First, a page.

Conure Feather Plucking


We all know that feathers are the exterior integument of all birds. Feathers are required for birds of the same species to locate appropriate mates and reproduce. These colourful covers serve more than just cosmetic benefits; they also assist the bird to adapt to its surroundings. Feathers are essential for avian flight and survival. Feathers, as the body’s covering, act as insulation, keeping the animal warm in cold weather.

The process of moulting is visible in conure parrots at least once a year. Moulting is the natural loss of a bird’s feathers to make room for new feathers. Not all feathers are lost throughout the process, and the bird usually does not continue for lengthy periods with a bald area. If your bird is in the process of moulting and you see a large bald area on his body, he may have been plucking his feathers. This can’t possibly be a positive thing.

Preening is a natural behaviour in birds such as conures, in which they brush their feathers together to smooth them out. This permits them to promote the formation of younger feathers after moulting while also acting as a grooming activity for conures in social groupings. When feather plucking is found, it may be interpreted as an indication that he has over-preened himself, but there are alternative possibilities.

According to a Bird Breeder Magazine article, there are three plausible reasons why a conure would pluck its own feathers. The first cause is physical discomfort, the second is a chronic ailment or sickness, and the third reason might be emotional in origin.

For the first reason, specialists believe a conure may pull on its own feathers out of discomfort. This might be because of a damaged wing, a painful claw, or anything else. When a conure is moulting, he or she may get angry due to how irritating the process is; this may lead to plucking.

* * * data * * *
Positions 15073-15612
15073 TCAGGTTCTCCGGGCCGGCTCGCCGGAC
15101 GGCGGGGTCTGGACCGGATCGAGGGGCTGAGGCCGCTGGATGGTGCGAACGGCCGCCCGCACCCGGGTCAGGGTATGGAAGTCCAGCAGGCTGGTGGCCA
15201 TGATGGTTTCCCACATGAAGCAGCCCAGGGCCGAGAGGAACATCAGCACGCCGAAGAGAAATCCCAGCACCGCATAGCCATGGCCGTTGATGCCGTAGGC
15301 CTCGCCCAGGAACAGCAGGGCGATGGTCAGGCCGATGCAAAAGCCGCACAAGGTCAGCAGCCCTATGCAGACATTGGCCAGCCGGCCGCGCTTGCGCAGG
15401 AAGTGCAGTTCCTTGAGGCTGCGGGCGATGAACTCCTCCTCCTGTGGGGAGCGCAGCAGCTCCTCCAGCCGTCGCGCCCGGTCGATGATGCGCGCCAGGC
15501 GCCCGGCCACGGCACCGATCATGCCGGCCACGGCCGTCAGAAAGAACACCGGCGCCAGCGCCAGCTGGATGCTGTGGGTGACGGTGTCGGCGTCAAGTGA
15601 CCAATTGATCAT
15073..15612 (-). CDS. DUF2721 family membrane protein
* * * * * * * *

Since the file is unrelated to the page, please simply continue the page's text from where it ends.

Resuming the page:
Second, if a persistent problem such as vitamin deficiency, heart disease, skin infection, or skin dryness is present, the conure may begin to pluck his feathers as a kind of comfort. Ecto-parasites, such as the bacterium Giardia, may potentially cause skin infections or irritations. If germs have formed on the conure’s skin, it will feel compelled to pluck at its feathers.

Third, emotional causes other than preening may be the source of this shift in behaviour. Because conures are known to be active and like interacting, boredom may cause them to begin plucking their feathers. Other conure owners have noticed that a lack of contact, particularly if a conure is imprisoned apart from others, might result in feather plucking. According to some, this might be a bird’s attention call.

Preening toys in the cage might help to reduce feather plucking. These toys keep the conures entertained and are composed of soft cotton material that they may tug on. This diverts their attention away from ruffling their own feathers.

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